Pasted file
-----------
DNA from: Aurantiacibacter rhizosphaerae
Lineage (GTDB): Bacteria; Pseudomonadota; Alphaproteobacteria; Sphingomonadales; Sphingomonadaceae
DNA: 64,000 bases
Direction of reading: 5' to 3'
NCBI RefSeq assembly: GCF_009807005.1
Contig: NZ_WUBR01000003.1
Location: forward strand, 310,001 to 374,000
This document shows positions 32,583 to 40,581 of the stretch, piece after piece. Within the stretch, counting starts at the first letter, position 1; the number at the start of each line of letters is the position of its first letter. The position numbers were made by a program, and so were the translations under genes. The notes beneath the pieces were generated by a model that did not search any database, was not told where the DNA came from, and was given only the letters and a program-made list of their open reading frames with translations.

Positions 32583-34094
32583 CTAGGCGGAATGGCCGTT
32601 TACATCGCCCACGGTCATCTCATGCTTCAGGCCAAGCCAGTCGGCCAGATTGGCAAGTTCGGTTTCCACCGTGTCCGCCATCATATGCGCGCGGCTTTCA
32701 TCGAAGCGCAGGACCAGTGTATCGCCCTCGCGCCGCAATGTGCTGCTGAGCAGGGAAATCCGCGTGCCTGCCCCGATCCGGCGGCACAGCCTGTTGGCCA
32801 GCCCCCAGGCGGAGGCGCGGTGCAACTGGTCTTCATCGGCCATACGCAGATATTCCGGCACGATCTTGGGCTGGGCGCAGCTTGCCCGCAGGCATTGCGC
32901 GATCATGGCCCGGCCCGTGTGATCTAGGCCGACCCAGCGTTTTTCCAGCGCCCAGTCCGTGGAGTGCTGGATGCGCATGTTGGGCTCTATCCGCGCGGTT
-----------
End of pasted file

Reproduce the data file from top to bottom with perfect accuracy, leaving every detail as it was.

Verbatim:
DNA from: Aurantiacibacter rhizosphaerae
Lineage (GTDB): Bacteria; Pseudomonadota; Alphaproteobacteria; Sphingomonadales; Sphingomonadaceae
DNA: 64,000 bases
Direction of reading: 5' to 3'
NCBI RefSeq assembly: GCF_009807005.1
Contig: NZ_WUBR01000003.1
Location: forward strand, 310,001 to 374,000
This document shows positions 32,583 to 40,581 of the stretch, piece after piece. Within the stretch, counting starts at the first letter, position 1; the number at the start of each line of letters is the position of its first letter. The position numbers were made by a program, and so were the translations under genes. The notes beneath the pieces were generated by a model that did not search any database, was not told where the DNA came from, and was given only the letters and a program-made list of their open reading frames with translations.

Positions 32583-34094
32583 CTAGGCGGAATGGCCGTT
32601 TACATCGCCCACGGTCATCTCATGCTTCAGGCCAAGCCAGTCGGCCAGATTGGCAAGTTCGGTTTCCACCGTGTCCGCCATCATATGCGCGCGGCTTTCA
32701 TCGAAGCGCAGGACCAGTGTATCGCCCTCGCGCCGCAATGTGCTGCTGAGCAGGGAAATCCGCGTGCCTGCCCCGATCCGGCGGCACAGCCTGTTGGCCA
32801 GCCCCCAGGCGGAGGCGCGGTGCAACTGGTCTTCATCGGCCATACGCAGATATTCCGGCACGATCTTGGGCTGGGCGCAGCTTGCCCGCAGGCATTGCGC
32901 GATCATGGCCCGGCCCGTGTGATCTAGGCCGACCCAGCGTTTTTCCAGCGCCCAGTCCGTGGAGTGCTGGATGCGCATGTTGGGCTCTATCCGCGCGGTT